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Vernon  

Butting out at bus stops?

Would you support a smoking ban at transit stops? 

Members of Vernon city council heard from two transit workers who believe the majority of people in this city would. 

Jenna Sealey and David Hancock conducted a poll on social media asking residents if they would support a smoking bylaw in Vernon that reflects the provincial standard.

*The province has set standards and the push is to have Vernon expand on those and create a bylaw around the buffer zone, which is 3 meters to include public spaces, common areas, transit stops.

The overwhelming majority of those who participated said, 'yes' they would support a smoking bylaw.

Sealey and Hancock urged council to consider adopting a smoking bylaw similar to the ones in place in other municipalities, like Lake Country

"Secondhand Smoke is a class A carcinogen," said Hancock. "There is no safe level of exposure even in an outdoor setting. E-cigs and vaping may be slightly less harmful, but they are not harmless."

The Lake Country bylaw bans smoking — of any kind — in any public space including within 7.5 metres of any transit stop; in any park, or in any common area.

"With marijuana legalization right around the corner, it's a perfect time to put a bylaw in place," Hancock told the council. "People should be free to enjoy community spaces and events without being exposed to harmful smoke and/or substances."

Doreen Stanton, general manager of Vernon and Shuswap Regional Transit came to council to support the members of the JOHSC (Joint Occupational Health and Safety Committee).

"They discovered in the course of their work that there were people stepping on to the bus and taking that last puff," said Stanton. "They knew they didn't like it. When they looked into it they discovered Vernon didn't have a bylaw."

Unlike Lake Country, Lumby even UBCO, Vernon does not have a smoking bylaw.

The Lake Country bylaw was chosen as an example because it's the closest neighbour in which the most recent smoking bylaw already exists. 

"The bylaw officer to population ratio is also very similar, so we are hoping Vernon would see the same success," said Hancock.

"Enforcement was mentioned as a concern. The thought of making it complaint based puts the responsibility on the public to report offences, creating a joint effort with bylaw enforcement. Public education will also be important, with signage playing a large role in order to make the bylaw successful."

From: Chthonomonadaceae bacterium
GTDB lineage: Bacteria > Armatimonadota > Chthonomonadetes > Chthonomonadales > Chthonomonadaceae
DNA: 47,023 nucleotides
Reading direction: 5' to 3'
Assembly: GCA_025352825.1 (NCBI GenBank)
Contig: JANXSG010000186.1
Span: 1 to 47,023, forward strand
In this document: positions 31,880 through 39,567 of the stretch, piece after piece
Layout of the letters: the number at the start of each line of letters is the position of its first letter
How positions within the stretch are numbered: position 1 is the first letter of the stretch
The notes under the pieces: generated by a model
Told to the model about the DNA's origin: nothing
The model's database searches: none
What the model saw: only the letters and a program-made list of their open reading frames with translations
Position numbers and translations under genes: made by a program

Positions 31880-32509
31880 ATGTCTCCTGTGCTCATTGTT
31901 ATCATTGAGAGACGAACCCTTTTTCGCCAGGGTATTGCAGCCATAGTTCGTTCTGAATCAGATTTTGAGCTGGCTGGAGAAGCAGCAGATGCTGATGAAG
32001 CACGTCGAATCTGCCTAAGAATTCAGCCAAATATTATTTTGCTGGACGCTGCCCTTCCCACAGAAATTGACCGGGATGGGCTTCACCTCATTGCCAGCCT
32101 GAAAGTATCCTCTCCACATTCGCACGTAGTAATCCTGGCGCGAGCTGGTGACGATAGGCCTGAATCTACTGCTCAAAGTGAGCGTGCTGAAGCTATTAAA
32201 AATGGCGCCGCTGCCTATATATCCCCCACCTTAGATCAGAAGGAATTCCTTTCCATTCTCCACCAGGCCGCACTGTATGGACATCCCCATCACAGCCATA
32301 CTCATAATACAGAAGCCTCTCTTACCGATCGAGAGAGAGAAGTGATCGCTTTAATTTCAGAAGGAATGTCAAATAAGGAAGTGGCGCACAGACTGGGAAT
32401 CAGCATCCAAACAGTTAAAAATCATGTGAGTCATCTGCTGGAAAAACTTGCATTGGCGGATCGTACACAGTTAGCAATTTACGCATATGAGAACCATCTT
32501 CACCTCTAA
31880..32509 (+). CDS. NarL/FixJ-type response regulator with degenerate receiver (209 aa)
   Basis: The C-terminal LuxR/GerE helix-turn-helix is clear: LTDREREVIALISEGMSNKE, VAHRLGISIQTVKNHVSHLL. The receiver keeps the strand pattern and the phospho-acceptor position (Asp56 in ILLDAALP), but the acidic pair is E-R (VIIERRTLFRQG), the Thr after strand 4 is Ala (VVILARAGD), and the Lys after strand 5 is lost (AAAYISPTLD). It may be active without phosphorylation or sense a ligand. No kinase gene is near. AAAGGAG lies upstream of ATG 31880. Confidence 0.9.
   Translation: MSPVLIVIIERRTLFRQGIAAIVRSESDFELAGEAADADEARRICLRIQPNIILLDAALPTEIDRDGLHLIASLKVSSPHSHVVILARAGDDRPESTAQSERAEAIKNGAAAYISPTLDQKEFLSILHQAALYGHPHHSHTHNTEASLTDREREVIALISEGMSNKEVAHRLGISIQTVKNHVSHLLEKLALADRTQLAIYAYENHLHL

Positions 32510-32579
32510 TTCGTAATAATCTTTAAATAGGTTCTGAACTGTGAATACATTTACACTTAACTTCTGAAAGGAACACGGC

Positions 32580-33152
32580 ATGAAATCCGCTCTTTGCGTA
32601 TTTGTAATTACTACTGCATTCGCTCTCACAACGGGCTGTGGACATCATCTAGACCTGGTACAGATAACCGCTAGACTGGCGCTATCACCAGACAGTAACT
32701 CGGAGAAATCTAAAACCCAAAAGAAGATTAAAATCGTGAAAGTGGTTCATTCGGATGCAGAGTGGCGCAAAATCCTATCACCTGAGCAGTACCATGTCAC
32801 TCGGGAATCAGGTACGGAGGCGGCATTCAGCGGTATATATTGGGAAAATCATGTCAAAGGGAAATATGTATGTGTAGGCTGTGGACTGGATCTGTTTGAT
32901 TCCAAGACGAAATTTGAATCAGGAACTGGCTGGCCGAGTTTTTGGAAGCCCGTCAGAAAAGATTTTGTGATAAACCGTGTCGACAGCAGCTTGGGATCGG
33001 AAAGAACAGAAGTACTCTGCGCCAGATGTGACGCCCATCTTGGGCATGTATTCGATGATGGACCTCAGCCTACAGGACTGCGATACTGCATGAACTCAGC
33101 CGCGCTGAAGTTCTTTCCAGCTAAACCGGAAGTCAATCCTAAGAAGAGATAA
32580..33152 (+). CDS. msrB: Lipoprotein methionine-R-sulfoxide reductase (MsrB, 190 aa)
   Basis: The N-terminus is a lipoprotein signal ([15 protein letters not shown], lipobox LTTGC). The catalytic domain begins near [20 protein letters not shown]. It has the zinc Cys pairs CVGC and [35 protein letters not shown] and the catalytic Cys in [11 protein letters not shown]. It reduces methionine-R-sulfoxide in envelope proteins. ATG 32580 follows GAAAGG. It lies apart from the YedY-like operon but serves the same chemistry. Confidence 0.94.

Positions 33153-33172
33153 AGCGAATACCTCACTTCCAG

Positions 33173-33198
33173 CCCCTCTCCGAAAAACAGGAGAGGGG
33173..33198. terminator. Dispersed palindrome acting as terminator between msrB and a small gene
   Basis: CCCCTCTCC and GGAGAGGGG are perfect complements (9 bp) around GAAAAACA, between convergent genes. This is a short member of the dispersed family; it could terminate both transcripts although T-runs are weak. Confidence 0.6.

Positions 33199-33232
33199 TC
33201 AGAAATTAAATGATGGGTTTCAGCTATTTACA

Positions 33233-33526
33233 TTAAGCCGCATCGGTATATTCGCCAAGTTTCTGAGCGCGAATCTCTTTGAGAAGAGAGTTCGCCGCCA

BC Transit is working on rolling out templates that would go on bus stops, and municipalities would then post their bylaws on those templates. It a step that would work for communities that have smoking bylaws.

Vernon councillor Dalvir Nahal supports what was brought forward. 

"A lot of people are sensitive to that smell. If we can't drink in public why do we allow smoking in public?" Nahal would like to see private designated areas.

Councillor Scott Anderson helped in the process to bring the transit delegation before the council.

"I can guarantee you on July 1 people will break out a joint and say that this my right now, and that isn't going to fly. It is going to bother a lot of people."

Anderson is in favour of some kind of regulation before July 1, and when the council does decide on this, he says he will decide on this with marijuana in mind.

"I am not against legalization, but as this has to be put into consideration. This probably won't be put in as a provincial regulation, and if it is it will be a lot laxer than it should be. So as a municipality we should be doing something."

Council will now look at the proposal and decide what makes sense for the community and bring it before staff at the next meeting.

"What we will have to do is take a look at which of those recommendations we really agree with and which ones we don't," said councillor Katherine Lord.



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